Age-Related Diseases and ROS
 
Advanced human age is an independent risk factor underlying many degenerative diseases, such as Alzheimer’s disease, cancer, arthritis, type-2 diabetes, and cardiovascular diseases including atherosclerosis and hypertension. Moreover, diseases associated with ageing and co-morbidity presentation are acutely correlated. By year 2035, it is predicted that 23% of the UK population (24.3% of EU member states) will be >65yrs and present clinically with one or more age-associated disease, costing health care providers ~£4.4 billion more per year for social care and medical costs [1, 2]. Understanding the mechanisms that lead to tissue degeneration and disease, therefore, are of paramount importance.
 
A decline in tissue function and a central hallmark of ageing is senescence, a process whereby cells withdraw from mitotic division and lose proliferative responses to growth factors or mitogens. As an irreversible form of cell-cycle arrest, cellular senescence is initiated by a variety of stresses including genotoxic and oxidative stress [3].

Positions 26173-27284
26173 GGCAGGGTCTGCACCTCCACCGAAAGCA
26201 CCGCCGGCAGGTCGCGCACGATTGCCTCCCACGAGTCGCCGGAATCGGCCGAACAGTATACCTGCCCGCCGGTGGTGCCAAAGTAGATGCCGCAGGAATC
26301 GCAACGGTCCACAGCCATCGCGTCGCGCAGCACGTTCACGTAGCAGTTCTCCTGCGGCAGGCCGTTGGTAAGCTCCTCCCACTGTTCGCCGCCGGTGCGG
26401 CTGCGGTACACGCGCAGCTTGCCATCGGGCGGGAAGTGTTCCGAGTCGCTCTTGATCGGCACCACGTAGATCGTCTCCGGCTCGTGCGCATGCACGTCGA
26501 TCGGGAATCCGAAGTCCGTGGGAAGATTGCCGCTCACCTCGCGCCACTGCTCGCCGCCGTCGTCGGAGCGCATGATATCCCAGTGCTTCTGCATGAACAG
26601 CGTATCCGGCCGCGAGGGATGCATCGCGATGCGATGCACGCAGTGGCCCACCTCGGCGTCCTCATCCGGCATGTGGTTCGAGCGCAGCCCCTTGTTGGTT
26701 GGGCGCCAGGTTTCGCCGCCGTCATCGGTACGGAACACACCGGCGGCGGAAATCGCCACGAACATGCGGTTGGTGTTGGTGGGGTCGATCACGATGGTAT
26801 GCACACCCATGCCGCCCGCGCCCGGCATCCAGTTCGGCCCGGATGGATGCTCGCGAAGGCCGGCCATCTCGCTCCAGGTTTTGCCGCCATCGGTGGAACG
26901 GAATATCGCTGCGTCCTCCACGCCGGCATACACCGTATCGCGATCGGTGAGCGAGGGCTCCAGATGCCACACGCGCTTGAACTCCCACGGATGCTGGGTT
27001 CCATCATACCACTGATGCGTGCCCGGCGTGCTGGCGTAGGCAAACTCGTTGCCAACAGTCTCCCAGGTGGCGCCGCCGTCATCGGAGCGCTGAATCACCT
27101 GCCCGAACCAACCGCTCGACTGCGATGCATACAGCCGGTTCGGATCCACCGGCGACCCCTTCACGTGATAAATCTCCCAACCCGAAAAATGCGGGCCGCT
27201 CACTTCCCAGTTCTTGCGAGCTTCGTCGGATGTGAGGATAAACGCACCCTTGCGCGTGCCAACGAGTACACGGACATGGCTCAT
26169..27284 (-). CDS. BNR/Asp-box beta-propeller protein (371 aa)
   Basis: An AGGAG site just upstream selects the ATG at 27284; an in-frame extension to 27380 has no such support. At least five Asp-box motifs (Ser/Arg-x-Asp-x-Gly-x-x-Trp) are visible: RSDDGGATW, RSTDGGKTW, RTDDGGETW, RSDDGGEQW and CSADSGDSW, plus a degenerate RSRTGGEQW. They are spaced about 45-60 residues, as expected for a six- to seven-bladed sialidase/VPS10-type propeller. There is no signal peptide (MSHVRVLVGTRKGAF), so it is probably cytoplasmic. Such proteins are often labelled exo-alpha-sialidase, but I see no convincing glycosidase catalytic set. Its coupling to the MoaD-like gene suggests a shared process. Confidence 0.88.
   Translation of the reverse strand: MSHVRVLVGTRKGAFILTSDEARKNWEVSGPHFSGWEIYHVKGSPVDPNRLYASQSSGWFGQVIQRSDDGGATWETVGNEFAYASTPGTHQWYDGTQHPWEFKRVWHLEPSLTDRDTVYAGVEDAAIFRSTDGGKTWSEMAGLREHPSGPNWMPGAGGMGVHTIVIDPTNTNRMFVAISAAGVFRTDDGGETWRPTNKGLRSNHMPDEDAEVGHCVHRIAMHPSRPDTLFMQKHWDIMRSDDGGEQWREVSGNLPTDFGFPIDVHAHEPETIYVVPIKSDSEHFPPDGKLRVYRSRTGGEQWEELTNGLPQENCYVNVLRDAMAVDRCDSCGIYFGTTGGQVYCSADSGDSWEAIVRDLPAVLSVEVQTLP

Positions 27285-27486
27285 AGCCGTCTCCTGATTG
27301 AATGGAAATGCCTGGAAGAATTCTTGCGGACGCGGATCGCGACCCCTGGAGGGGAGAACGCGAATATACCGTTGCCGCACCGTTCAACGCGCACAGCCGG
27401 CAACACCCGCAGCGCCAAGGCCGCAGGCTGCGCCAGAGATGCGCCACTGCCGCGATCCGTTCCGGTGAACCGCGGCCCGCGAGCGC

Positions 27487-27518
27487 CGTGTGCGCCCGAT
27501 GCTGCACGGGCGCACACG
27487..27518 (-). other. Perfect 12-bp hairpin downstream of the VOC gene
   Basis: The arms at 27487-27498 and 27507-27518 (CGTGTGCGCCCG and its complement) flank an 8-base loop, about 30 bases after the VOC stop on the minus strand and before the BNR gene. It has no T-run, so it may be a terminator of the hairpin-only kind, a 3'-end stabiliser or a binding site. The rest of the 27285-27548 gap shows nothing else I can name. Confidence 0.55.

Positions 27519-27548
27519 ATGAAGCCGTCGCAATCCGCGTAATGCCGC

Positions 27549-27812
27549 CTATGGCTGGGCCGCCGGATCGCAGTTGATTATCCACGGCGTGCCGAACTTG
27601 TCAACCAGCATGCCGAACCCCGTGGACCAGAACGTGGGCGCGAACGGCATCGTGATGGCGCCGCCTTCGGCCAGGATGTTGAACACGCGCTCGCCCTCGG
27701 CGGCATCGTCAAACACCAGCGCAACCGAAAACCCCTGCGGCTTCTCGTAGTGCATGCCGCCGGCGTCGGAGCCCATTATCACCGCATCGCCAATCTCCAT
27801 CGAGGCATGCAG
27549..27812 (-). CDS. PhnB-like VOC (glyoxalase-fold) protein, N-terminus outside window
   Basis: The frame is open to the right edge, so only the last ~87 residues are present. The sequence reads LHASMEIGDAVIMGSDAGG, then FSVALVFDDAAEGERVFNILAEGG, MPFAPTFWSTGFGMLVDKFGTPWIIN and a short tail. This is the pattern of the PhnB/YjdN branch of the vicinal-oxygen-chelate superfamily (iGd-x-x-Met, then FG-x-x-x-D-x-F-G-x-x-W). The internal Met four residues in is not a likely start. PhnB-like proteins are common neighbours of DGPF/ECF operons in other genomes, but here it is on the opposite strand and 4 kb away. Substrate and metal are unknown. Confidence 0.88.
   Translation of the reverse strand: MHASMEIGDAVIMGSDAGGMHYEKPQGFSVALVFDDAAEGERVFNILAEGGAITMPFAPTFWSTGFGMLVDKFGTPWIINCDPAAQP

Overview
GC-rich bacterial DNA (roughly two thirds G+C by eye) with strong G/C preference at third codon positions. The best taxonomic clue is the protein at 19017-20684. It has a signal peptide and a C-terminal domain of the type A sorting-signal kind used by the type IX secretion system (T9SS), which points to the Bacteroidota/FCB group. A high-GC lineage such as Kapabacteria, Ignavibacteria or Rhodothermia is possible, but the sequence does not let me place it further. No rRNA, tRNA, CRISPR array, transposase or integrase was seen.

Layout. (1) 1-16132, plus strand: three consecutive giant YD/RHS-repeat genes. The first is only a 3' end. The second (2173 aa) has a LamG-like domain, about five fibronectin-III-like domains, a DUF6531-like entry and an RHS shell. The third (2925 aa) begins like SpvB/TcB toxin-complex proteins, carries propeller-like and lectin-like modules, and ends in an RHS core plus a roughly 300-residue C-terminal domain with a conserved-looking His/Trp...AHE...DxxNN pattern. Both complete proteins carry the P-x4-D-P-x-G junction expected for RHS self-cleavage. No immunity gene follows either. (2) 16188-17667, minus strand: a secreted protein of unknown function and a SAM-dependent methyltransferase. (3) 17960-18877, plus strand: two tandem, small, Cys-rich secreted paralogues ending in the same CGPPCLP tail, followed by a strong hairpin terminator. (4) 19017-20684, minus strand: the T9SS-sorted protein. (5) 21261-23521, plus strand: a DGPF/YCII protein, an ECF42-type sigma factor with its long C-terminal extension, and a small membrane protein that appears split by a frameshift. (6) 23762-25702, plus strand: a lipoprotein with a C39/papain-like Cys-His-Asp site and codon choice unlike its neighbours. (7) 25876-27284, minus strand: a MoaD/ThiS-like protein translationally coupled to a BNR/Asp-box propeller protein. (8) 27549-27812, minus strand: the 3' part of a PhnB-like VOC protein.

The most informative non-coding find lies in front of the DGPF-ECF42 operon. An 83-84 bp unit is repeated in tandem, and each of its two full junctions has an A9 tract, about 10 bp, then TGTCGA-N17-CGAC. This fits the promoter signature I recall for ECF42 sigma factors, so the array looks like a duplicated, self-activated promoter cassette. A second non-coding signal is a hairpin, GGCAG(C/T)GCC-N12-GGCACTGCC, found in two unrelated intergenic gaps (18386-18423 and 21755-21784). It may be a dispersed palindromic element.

However, as first observed by Harman and colleagues, oxidative stress has long been considered a key driver of the ageing process [4]. Since their discovery as professional reactive oxygen species (ROS; i.e. superoxide and hydrogen peroxide) producing enzymes, the role of the highly conserved NADPH oxidase (Nox) family is well defined in myriad pathologies where oxidative stress is central in disease aetiology [5]. Only recently, however, has the notion of Nox-derived ROS been proposed as a potential source for age-related oxidative stress [6].